He told us that only 4% of all people registered as blind in the UK had total loss of vision, which means 96% of the blind people in this country can see in some way to one degree or another.
He then went on to demonstrate most of his kit, including a personalised shoulder-mounted GPS on his HP iPaq, the various things used to help him manage his kitchen and other household areas, and his screenreader using his own PC that he'd brought along with the rest. He had set it to his normal speed, roughly as fast as the squirrel on 'Hoodwinked' after having the coffee, but he slowed it down for all of us with untrained ears to hear.
Excellent bloke, and very interesting for both the students and us. Meeting someone like that beats any amount of reading or browsing about the sorts of things that can help overcome what seem like insurmountable things to the rest of us.
Re: Disabled can buy insurance
You may own the insurance, however, you must give the name of the designated driver,AND it is on the insurance that you are not to drive and are not insured. It may even say that the vehicle may not be used if you are not in the vehicle!
Sorry to hear about the vision of your partner.
Don't forget, these sites also offer comparisons on house insurance, savings account rates ...
/ my pet peeve is tablet navigation - not everyone has sufficient digits to perform five finger gestures
There is also the small matter that most insurers won't give an online quote for anybody with a disability (or anything slightly out of the ordinary for that matter)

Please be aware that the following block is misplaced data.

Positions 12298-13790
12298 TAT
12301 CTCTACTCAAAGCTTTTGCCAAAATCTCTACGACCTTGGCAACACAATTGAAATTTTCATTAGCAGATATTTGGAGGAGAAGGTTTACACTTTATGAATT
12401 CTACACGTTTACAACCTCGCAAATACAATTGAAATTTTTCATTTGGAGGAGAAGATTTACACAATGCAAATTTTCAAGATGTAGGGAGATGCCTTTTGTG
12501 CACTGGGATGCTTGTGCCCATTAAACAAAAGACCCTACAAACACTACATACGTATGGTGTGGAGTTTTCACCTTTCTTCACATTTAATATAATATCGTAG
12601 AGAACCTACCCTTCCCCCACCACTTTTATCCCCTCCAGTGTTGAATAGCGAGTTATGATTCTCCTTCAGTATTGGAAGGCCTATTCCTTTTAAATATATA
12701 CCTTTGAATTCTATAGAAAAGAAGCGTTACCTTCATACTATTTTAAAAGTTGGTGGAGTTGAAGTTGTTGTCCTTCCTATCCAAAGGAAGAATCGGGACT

You'd have to ring up the individual insurers afterwards anyway.
Another disability fascist
just because we work in IT doesn't make "Being disabled" a binary option. When I last worked on an insurance website, we had got down to using the ABI codes for disablity, so a proposer (who may, or may not be the driver, by the way) could enter various DVLA grades of license status - and therefore get a quote.
Some of the posters here are clearly unaware of disablity issues, as can be seen from the automatic assumption that the person using the website, is the end driver. It could be their spouse, their parent, their friend ....
No one expects, nor would want every single bricks and mortar shop to be made accessible in retrospect - it costs too much. But a little bit of forethought and planning should mean that all websites are as accessible as possible.
You'd have thunk that they would have figured out that the disabled are likely to want use their site since they are the ones who'd have trouble getting to the shops and are likely to be on reduced income and want to be more careful with the cash.
disability - suing and charity promotion
as someone who has been directly involved in helping disabled for a decade....
every so often, sometimes by sheer coincidence when there is a donation drive, we get the RNIB or someone else bleating on or threating to sue (remember the BMI case) about accessibility...
screen readers are very exepnesive and do NOT do the same job reading a screen..
a disabled person usually wants the ability to use a service - that does not constitute a demand to use the service in the exact same way that an able bodied person does...
a telephone call back service adequately meets the demands of both the persons needs and legislation - equality is about service delivered
if these chariities stopped their infighting and grouped some of their budgets and cut some costs (at last check, RNIB doesnt even use Skype internally for meetings!) , the disabled would be better served....
ps ability net logo has their charity number in tiny writing on a graphic - the alt text does not describe the logo - it does not give the charity number - get your own house in order before you whine about others+
RNIB has a budget of £100mln +
ability net is £2 mln +
sort out your battles for donations and stop suing - in a recession, many are struggling to keep a job or business afloat so if you want their money, act resposnibly